“If I’ve understood your question correctly, I think it is; I think curiosity is the energy that’s needed for creation. I don’t look at one specific thing and make a piece about it. My work is not didactic. I am not seeking to explain or present one specific idea in my pieces. I start projects with a vague idea of how they will look. Along the way something happens (a mistake, a new idea, a divergent thought…) I simply to try to keep my eyes open while I work and I try to work with the materials, not against them. If I know where I’m going I tend to get bored. I prefer to devote myself to the process.”
Do you see your relationship with science as a limitation, one that takes your expression to another level?
“I think limitations are good in artistic creation and that the enemy of art is the absence of limitation. I don’t see science as a limitation at all. I might restrict the colour, the shape or something else as my limitation, but inspiration cannot and must not be limited.
The best work in my opinion is being done in the fringes, in the nebulous space between disciplines, between science and art, for example.”
Is your work in the studio done on the basis of a different creative process to the one you adopt when collaborating with science or working with brands, for instance?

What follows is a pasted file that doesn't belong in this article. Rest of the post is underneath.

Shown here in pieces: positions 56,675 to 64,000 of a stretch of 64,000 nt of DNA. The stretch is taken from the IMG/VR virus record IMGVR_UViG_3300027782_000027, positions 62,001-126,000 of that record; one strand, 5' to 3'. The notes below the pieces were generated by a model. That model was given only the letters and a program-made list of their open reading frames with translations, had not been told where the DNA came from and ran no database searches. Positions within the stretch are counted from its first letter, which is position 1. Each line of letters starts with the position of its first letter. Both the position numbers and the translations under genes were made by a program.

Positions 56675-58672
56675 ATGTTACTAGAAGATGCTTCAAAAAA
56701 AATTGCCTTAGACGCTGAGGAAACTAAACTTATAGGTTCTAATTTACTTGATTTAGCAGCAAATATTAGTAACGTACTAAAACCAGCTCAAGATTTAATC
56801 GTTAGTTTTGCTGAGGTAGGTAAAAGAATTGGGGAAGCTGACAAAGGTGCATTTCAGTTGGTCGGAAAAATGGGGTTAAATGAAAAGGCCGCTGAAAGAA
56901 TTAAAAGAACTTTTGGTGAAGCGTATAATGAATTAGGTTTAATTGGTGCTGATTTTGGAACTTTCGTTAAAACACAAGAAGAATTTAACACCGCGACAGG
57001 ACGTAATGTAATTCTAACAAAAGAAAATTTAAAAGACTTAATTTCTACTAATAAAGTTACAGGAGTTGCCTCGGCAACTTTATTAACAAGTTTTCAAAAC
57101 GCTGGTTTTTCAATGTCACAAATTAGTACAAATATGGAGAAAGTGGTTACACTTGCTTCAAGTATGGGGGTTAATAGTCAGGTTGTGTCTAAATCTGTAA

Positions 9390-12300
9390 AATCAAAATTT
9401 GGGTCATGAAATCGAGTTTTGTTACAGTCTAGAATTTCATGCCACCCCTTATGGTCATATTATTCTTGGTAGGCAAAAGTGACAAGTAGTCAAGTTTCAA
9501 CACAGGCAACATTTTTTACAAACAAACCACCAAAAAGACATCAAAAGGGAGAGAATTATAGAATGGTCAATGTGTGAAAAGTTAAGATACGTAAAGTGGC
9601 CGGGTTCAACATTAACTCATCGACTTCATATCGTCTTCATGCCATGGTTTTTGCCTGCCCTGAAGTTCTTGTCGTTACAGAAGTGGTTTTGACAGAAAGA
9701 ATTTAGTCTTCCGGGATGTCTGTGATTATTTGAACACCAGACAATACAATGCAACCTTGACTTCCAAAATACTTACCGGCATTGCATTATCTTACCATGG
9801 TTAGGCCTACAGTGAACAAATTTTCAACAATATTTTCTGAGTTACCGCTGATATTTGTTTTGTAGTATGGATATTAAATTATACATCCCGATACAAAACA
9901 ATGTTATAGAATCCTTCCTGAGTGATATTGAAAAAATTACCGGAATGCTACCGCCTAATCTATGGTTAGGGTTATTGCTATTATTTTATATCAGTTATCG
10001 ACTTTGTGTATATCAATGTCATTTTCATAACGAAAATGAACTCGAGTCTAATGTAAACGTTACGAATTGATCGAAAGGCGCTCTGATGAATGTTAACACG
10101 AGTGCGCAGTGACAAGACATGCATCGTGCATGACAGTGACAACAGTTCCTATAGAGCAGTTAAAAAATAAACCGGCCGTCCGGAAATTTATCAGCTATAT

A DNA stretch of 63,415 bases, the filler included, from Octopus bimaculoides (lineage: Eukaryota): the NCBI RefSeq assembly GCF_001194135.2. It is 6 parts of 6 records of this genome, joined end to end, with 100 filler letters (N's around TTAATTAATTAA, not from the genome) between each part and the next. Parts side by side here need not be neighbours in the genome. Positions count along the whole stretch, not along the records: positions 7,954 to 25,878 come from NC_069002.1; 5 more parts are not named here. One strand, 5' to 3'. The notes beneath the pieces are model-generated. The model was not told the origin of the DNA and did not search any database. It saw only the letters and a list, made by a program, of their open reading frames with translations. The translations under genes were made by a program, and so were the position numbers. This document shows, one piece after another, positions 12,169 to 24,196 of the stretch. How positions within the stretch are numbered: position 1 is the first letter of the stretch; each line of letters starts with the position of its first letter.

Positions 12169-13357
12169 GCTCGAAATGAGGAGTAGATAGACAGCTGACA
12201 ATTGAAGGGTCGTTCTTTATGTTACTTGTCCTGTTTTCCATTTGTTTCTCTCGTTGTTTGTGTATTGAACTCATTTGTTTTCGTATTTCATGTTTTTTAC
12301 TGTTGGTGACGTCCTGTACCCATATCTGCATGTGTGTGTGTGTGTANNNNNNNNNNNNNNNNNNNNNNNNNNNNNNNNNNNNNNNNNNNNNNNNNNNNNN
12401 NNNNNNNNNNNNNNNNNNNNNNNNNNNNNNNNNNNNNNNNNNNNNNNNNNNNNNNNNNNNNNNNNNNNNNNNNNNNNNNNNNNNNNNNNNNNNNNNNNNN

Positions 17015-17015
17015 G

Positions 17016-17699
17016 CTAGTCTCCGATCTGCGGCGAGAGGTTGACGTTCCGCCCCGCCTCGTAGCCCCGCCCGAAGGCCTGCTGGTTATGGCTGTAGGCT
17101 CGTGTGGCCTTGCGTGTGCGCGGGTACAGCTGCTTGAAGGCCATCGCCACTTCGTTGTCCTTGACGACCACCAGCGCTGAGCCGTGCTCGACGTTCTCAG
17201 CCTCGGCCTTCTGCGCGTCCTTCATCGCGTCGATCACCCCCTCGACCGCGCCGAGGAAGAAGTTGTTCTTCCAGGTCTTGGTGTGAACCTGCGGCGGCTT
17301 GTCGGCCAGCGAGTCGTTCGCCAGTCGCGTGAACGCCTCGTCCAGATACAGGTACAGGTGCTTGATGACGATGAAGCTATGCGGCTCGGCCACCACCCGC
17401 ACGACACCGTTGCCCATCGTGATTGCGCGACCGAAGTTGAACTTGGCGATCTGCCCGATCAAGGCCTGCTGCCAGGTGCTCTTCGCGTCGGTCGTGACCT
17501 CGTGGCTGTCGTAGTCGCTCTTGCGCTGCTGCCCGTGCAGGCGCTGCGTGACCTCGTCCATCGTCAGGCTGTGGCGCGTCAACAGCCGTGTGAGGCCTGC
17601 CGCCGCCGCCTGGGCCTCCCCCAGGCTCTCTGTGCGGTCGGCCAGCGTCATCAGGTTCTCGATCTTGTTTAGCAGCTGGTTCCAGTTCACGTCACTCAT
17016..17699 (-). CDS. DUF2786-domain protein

“It’s the same process and it’s not. My sensitivity and my way of ‘ignoring’ what has already been done underpins it. It’s true that, when you work on commission, the client usually has a specific need and meeting this specificity influences the creative process. However, every project, whether related to scientific research or based on purely aesthetic or sensory notions, has its own journey and creative process. Much like with the meaning of a piece, I don’t want to repeat a method again and again. Evidently, I work according to certain themes and the variations are important, but generally I don’t approach everything from the same angle.”
Science aside, would you like to work or collaborate with other artistic disciplines like fashion, furniture design, architecture, jewellery or theatre, for example?
“Yes. I would love to design a building or a clothing range. I’m always open to collaborations if the right framework is there, yes! I’m a curious person by nature, so exploring new areas of expression is always in my sights.”
What are you working on right now? Can you tell us what your next project is?
“This is my schedule this month: I’m working with the Tamarind Institute to make a 12-foot piece in Albuquerque. And also a series of limited edition copies (https://tamarind.unm.edu). I have three big commissions on the go, one in Boston, another in Connecticut and a third in Chicago. This afternoon I’m assembling a customised piece to install this week for Oculus. I’m also thinking of ideas for a programme that I’ll have next year at KITH in New York.”
Will we have the chance to see an exhibition or the work of Matt Shlian here in Europe sometime soon?
“Possibly. Nothing has been confirmed, but I tend to be active on social media… Instagram / Facebook / Twitter, as soon as it’s arranged I’ll let you know ;)”
Matt Shlian, a universe of meticulous superimpositions of an organic and delicate sensitivity — in the image and likeness of his works— his imagination seems to have no end!